PRIME MINISTER Benjamin Netanyahu chats with Israeli soldiers at a military outpost during a visit to Mount Hermon in the Golan Heights overlooking the Israel-Syria border in 2015..
(photo credit: REUTERS/BAZ RATNER)
On January 16, the same day that Aviv Kochavi was promoted to lieutenant general and took over from Gadi Eisenkot to become the 22nd IDF chief of staff, President Reuven Rivlin received the 2019 Strategic Assessment of the Institute for National Security Studies (INSS) from the head of the institute, Maj.-Gen. (res.) Amos Yadlin.
In his speech, Yadlin said: “The gravest threat we face is not the Third Lebanon War, but the First Northern War – simultaneous conflict with Hezbollah in Lebanon, Syria and Iran, which Hamas in the South is likely to join.”
It was a dire-sounding threat and it was clear that Kochavi would not be granted the proverbial 100 days of grace. Israel’s enemies – near and far, to the North and South – would not give up simply because of a change in the IDF command.
It was therefore no surprise that on Sunday, after less than a week on the job, Kochavi was already facing his first major challenge.
Early in the day, the Israel Air Force reportedly hit targets near Damascus. Since it is unusual for Israel to carry out such actions in daylight hours, it is assumed that the timing and targets were the result of red-hot alerts and information that indicated there could be no delay.
Although Prime Minister Benjamin Netanyahu was on a one-day official visit to Chad, where he met President Idriss Déby and officially renewed diplomatic relations between the two countries, he was updated regarding events in northern Israel. He released a statement saying: “We have a permanent policy: To strike at the Iranian entrenchment in Syria and hurt whoever tries to hurt us. This policy does not change whether I am in Israel or on an historic visit to Chad. This policy is permanent.”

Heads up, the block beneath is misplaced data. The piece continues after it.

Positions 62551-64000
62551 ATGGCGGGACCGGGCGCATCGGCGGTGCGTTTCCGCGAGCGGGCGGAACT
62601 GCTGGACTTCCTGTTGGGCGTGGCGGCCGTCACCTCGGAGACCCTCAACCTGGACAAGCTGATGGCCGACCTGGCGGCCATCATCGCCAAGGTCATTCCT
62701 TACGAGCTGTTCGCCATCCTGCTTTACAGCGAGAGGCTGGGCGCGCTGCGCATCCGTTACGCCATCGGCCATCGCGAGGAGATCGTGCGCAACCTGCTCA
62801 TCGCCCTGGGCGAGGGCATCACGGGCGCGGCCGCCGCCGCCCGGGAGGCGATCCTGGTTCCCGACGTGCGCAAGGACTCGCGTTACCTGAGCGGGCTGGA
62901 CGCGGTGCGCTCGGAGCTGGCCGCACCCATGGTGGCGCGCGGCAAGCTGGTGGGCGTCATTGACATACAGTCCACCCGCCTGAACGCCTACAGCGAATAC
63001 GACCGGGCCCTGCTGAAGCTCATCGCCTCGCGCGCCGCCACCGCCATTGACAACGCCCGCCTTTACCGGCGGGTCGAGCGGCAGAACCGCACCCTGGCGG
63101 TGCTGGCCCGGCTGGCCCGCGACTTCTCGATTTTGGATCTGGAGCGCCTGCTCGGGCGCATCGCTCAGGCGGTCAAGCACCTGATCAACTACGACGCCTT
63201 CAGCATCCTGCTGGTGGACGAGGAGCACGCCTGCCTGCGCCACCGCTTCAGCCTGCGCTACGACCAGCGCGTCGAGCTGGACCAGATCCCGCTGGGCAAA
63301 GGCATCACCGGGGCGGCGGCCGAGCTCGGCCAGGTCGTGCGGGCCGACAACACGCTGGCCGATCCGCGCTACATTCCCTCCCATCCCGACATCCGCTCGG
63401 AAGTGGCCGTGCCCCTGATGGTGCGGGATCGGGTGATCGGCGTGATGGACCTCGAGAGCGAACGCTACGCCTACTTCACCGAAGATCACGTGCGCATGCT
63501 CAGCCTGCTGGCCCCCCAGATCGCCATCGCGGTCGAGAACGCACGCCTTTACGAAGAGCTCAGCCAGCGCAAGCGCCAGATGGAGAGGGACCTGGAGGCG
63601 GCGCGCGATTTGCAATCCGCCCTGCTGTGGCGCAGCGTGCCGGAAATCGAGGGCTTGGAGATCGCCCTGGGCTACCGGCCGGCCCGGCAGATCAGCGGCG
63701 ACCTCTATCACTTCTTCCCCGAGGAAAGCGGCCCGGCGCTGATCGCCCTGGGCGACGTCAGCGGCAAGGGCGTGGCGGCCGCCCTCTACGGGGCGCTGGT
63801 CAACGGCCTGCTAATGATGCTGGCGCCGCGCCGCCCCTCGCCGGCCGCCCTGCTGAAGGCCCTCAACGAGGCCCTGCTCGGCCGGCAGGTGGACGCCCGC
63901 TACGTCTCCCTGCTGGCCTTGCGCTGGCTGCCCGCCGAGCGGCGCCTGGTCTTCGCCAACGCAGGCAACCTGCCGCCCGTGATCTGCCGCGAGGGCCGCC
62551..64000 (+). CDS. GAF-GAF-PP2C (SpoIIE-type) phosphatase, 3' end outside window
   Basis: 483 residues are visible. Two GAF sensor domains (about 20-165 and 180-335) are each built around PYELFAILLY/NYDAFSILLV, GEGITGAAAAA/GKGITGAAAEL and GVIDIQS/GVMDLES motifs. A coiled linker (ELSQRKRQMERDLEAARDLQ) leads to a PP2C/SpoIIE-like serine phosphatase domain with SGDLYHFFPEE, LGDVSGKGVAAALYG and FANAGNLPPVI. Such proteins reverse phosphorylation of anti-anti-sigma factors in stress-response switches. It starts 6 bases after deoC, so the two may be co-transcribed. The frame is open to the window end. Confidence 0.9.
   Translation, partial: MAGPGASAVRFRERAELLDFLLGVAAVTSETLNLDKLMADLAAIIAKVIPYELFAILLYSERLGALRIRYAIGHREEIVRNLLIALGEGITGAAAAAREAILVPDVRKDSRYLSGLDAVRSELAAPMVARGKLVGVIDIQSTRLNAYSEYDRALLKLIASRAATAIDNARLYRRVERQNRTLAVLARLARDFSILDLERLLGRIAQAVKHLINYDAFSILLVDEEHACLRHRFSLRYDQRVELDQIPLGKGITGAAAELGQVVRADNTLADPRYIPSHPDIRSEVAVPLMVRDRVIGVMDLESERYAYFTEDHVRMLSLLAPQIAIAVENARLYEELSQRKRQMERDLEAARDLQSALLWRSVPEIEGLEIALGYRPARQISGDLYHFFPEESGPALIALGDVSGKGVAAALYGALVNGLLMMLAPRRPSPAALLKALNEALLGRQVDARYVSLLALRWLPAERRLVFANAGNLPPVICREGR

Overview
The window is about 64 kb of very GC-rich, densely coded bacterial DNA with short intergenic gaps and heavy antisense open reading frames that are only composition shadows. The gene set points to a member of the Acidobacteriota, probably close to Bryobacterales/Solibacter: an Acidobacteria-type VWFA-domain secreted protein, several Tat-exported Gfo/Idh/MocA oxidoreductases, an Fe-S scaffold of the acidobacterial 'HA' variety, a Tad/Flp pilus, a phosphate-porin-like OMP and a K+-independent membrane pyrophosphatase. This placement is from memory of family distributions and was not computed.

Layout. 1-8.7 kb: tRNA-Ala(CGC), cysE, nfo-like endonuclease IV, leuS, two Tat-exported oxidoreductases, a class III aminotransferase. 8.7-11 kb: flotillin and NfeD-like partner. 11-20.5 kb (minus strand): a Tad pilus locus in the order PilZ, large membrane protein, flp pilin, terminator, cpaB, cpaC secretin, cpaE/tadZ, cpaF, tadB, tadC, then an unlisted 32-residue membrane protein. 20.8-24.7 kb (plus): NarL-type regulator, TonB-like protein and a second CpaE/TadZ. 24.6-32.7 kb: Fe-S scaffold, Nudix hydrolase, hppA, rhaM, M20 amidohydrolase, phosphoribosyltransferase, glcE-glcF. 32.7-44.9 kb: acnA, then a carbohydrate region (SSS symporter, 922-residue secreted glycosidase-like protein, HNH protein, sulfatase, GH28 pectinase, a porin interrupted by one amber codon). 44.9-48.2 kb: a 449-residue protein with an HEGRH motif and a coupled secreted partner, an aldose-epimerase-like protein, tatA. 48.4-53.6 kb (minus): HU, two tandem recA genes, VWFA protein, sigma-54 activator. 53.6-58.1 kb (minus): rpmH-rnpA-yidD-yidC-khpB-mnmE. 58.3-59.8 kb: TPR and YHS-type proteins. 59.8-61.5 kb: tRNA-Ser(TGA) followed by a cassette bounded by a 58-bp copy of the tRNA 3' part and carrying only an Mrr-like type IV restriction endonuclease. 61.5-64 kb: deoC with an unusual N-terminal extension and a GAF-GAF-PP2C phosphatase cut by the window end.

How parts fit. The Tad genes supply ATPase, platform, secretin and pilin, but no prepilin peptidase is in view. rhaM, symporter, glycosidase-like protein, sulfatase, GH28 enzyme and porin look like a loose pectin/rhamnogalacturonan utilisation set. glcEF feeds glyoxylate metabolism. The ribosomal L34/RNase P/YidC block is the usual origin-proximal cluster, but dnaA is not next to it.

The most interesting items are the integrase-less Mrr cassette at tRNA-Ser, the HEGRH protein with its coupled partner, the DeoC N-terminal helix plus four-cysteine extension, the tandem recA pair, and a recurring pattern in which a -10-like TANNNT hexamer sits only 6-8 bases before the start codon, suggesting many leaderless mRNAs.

Shortly after the action, the Iron Dome missile defense system successfully intercepted a missile launched from Syria toward the Mount Hermon Ski Resort, crowded with thousands of visitors enjoying the site after last week’s heavy snow.
Although the site remained open on Sunday, amid a beefed up security presence, it was closed Monday following several more reported Israeli attacks overnight on Iranian targets in Syria.
Reports say the targets belonged to the Iranian Quds Force in Syria, including weapons storage sites, an Iranian intelligence site and an Iranian training camp.
This appears to have been the broadest Israeli action near Damascus International Airport since last May.
Israeli commentators and officials have stressed that Israel is not at war with Syria and does not want a war there, but Bashar Assad’s fragile state is the playground of Iranian forces, where the Shi’ite Islamic Republic is trying to establish itself on Israel’s border and continues to transfer advanced weapons to its terrorist proxy, Hezbollah, in Lebanon.
The key to preventing a further escalation seems to be impressing on Vladimir Putin’s Russia that it needs to abide by promises to keep Iran from becoming entrenched on Israel’s border and stop weapons supplies from reaching terrorist organizations that openly threaten Israeli civilians.
Israel cannot allow Iran to act without a response. On the one hand, the Jewish state needs to take action to maintain deterrence and prevent the situation from deteriorating into a form of war of attrition – similar to the situation that has developed with Iranian-sponsored Hamas in the South, where rockets are regularly launched on the Negev from Gaza. On the other hand, care needs to be taken to avoid an escalation that can quickly get out of control.
Syria barely exists as a state, but Russia is keen to maintain the calm there to help Assad keep control – while Iran, already overstretched, also does not seem keen on an all-out confrontation with Israel.
Jerusalem has to continue to make it clear that Iran does not enjoy immunity and that Russia’s presence is no guarantee for it to act with impunity.
Israel has a responsibility to perform a delicate balancing act, weighing firm action to protect its citizens while trying its best to avoid an unwanted escalation in the conflict.
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